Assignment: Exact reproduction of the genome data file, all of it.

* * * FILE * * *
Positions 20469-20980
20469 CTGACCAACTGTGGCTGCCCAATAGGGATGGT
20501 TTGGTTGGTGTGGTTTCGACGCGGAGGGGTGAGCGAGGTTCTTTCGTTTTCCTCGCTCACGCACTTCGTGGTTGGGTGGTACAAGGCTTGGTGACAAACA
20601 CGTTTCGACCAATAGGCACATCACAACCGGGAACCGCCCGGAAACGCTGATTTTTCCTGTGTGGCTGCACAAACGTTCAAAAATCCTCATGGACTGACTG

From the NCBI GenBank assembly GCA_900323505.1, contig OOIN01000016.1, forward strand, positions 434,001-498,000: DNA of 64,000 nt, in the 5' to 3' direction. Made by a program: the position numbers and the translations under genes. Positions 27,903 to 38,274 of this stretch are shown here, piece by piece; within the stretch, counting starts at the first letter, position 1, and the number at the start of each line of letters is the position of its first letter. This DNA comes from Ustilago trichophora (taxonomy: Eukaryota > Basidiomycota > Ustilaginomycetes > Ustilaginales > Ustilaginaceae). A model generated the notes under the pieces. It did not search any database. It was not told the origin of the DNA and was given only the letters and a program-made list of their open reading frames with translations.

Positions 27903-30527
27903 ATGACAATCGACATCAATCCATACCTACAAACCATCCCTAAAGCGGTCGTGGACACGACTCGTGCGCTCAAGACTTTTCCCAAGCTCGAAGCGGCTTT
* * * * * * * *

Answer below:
Positions 20469-20980
20469 CTGACCAACTGTGGCTGCCCAATAGGGATGGT
20501 TTGGTTGGTGTGGTTTCGACGCGGAGGGGTGAGCGAGGTTCTTTCGTTTTCCTCGCTCACGCACTTCGTGGTTGGGTGGTACAAGGCTTGGTGACAAACA
20601 CGTTTCGACCAATAGGCACATCACAACCGGGAACCGCCCGGAAACGCTGATTTTTCCTGTGTGGCTGCACAAACGTTCAAAAATCCTCATGGACTGACTG

From the NCBI GenBank assembly GCA_900323505.1, contig OOIN01000016.1, forward strand, positions 434,001-498,000: DNA of 64,000 nt, in the 5' to 3' direction. Made by a program: the position numbers and the translations under genes. Positions 27,903 to 38,274 of this stretch are shown here, piece by piece; within the stretch, counting starts at the first letter, position 1, and the number at the start of each line of letters is the position of its first letter. This DNA comes from Ustilago trichophora (taxonomy: Eukaryota > Basidiomycota > Ustilaginomycetes > Ustilaginales > Ustilaginaceae). A model generated the notes under the pieces. It did not search any database. It was not told the origin of the DNA and was given only the letters and a program-made list of their open reading frames with translations.

Positions 27903-30527
27903 ATGACAATCGACATCAATCCATACCTACAAACCATCCCTAAAGCGGTCGTGGACACGACTCGTGCGCTCAAGACTTTTCCCAAGCTCGAAGCGGCTTT